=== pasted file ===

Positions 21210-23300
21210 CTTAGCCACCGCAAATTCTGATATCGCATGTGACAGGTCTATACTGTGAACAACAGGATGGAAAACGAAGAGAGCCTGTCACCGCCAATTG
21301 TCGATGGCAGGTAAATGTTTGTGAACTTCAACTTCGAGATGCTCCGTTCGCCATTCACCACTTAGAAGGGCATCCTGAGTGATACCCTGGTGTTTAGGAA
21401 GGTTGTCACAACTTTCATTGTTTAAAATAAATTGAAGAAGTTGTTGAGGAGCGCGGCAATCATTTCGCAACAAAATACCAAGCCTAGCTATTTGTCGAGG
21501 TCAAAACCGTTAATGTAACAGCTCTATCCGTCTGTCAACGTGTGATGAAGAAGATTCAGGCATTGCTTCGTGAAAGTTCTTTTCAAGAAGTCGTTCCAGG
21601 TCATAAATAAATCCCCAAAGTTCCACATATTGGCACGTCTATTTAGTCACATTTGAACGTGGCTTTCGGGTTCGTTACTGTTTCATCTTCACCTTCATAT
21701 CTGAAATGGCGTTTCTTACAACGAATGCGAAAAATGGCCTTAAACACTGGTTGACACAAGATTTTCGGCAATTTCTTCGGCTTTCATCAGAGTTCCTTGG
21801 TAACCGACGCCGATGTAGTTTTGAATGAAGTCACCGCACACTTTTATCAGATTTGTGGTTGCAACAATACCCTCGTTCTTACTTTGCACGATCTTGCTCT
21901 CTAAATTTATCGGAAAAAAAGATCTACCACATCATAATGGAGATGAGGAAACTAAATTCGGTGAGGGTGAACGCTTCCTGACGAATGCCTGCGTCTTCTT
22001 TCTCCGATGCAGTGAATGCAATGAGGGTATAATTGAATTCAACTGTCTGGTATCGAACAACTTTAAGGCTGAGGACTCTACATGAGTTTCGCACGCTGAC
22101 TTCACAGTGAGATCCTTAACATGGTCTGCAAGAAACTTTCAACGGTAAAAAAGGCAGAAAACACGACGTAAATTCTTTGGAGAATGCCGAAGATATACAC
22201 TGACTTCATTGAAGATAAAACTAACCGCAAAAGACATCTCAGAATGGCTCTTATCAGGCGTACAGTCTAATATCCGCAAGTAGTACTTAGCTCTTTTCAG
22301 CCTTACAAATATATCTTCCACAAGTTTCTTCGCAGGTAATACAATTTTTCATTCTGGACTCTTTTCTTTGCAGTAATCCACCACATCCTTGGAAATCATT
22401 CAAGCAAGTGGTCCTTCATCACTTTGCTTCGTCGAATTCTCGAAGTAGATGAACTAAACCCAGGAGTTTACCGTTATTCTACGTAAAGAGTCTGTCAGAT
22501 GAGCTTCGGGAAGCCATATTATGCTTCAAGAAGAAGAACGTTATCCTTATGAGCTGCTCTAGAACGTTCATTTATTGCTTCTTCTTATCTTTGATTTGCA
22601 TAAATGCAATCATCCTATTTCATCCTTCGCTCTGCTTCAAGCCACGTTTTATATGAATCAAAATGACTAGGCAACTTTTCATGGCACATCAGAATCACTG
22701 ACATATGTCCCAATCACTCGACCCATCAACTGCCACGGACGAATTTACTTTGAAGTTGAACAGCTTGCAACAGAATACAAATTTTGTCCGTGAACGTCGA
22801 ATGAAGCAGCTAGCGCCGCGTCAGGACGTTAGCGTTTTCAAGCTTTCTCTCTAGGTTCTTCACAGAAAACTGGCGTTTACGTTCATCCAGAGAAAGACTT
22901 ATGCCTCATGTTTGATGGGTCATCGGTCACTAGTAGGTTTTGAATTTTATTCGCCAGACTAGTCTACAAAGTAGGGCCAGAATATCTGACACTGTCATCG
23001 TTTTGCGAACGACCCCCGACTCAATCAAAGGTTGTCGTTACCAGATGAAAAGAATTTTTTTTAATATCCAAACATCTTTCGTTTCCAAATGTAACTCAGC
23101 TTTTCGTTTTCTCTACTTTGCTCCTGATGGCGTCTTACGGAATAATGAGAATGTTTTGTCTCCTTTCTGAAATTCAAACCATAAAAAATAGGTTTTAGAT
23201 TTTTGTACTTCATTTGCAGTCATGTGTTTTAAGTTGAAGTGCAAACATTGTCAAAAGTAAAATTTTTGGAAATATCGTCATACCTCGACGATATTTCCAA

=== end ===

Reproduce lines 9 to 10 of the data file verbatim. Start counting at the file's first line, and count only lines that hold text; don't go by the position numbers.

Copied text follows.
21901 CTAAATTTATCGGAAAAAAAGATCTACCACATCATAATGGAGATGAGGAAACTAAATTCGGTGAGGGTGAACGCTTCCTGACGAATGCCTGCGTCTTCTT
22001 TCTCCGATGCAGTGAATGCAATGAGGGTATAATTGAATTCAACTGTCTGGTATCGAACAACTTTAAGGCTGAGGACTCTACATGAGTTTCGCACGCTGAC